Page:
On the whole, how unknown is a man to himself; or a public Body of men to itself! Aesop’s fly sat on the chariot-wheel, exclaiming, What a dust I do raise! Great Governors, clad in purple with fasces and insignia, are governed by their valets, by the pouting of their women and children; or, in Constitutional countries, by the paragraphs of their Able Editors. Say not, I am this or that; I am doing this or that! For thou knowest it not, thou knowest only the name it as yet goes by. A purple Nebuchadnezzar rejoices to feel himself now verily Emperor of this great Babylon which he has builded; and is a nondescript biped-quadruped, on the eve of a seven- years course of grazing! These Seven Hundred and Forty-five elected individuals doubt not but they are the First biennial Parliament, come to govern France by parliamentary eloquence: and they are what? And they have come to do what? Things foolish and not wise!

It is much lamented by many that this First Biennial had no members of the old Constituent in it, with their experience of parties and parliamentary tactics; that such was their foolish Self-denying Law. Most surely, old members of the Constituent had been welcome to us here. But, on the other hand, what old or what new members of any Constituent under the Sun could have effectually profited? There are First biennial Parliaments so postured as to be, in a sense, beyond wisdom; where wisdom and folly differ only in degree, and wreckage and dissolution are the appointed issue for both.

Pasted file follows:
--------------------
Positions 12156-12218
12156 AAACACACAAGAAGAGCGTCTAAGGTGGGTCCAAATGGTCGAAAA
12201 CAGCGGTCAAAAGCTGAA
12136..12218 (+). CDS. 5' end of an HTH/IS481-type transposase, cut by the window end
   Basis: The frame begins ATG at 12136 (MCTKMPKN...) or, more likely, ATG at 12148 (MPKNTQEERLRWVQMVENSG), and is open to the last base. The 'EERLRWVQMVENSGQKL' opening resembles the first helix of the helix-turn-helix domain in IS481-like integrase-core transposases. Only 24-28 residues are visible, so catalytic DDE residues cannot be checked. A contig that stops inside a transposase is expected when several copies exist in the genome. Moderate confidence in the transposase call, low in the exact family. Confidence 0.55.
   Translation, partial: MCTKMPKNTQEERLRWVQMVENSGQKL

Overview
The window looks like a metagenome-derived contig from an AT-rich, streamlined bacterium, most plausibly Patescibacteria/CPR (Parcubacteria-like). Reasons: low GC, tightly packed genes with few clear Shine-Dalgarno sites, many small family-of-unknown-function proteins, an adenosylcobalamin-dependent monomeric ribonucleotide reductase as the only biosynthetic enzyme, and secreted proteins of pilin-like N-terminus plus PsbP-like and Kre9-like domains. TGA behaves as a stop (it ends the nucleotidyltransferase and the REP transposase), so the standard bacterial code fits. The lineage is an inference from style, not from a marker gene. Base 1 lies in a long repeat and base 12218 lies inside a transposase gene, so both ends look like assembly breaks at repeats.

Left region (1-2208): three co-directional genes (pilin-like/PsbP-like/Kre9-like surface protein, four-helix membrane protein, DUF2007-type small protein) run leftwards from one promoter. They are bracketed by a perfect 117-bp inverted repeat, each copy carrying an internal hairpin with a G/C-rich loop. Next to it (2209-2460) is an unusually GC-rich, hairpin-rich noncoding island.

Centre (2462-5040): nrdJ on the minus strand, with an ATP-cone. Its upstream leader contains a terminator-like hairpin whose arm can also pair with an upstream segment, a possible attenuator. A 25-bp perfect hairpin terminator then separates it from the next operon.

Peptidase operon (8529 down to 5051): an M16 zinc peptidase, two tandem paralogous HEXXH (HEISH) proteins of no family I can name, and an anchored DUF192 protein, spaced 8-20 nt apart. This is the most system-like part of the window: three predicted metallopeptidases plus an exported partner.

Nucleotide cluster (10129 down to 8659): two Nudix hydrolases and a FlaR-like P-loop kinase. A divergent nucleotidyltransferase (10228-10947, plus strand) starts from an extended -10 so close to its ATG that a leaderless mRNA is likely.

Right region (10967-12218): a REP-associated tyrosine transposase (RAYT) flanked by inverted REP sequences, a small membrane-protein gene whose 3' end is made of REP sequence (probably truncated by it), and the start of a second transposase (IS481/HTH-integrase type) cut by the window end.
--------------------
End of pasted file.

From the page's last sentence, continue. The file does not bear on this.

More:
Old-Constituents, your Barnaves, Lameths and the like, for whom a special Gallery has been set apart, where they may sit in honour and listen, are in the habit of sneering at these new Legislators; (Dumouriez, ii. 150, &c.) but let not us! The poor Seven Hundred and Forty-five, sent together by the active citizens of France, are what they could be; do what is fated them. That they are of Patriot temper we can well understand. Aristocrat Noblesse had fled over the marches, or sat brooding silent in their unburnt Chateaus; small prospect had they in Primary Electoral Assemblies. What with Flights to Varennes, what with Days of Poniards, with plot after plot, the People are left to themselves; the People must needs choose Defenders of the People, such as can be had. Choosing, as they also will ever do, ‘if not the ablest man, yet the man ablest to be chosen!’ Fervour of character, decided Patriot-Constitutional feeling; these are qualities: but free utterance, mastership in tongue-fence; this is the quality of qualities. Accordingly one finds, with little astonishment, in this First Biennial, that as many as Four hundred Members are of the Advocate or Attorney species. Men who can speak, if there be aught to speak: nay here are men also who can think, and even act. Candour will say of this ill- fated First French Parliament that it wanted not its modicum of talent, its modicum of honesty; that it, neither in the one respect nor in the other, sank below the average of Parliaments, but rose above the average. Let average Parliaments, whom the world does not guillotine, and cast forth to long infamy, be thankful not to themselves but to their stars!

France, as we say, has once more done what it could: fervid men have come together from wide separation; for strange issues. Fiery Max Isnard is come, from the utmost South-East; fiery Claude Fauchet, Te-Deum Fauchet Bishop of Calvados, from the utmost North-West. No Mirabeau now sits here, who had swallowed formulas: our only Mirabeau now is Danton, working as yet out of doors; whom some call ‘Mirabeau of the Sansculottes.’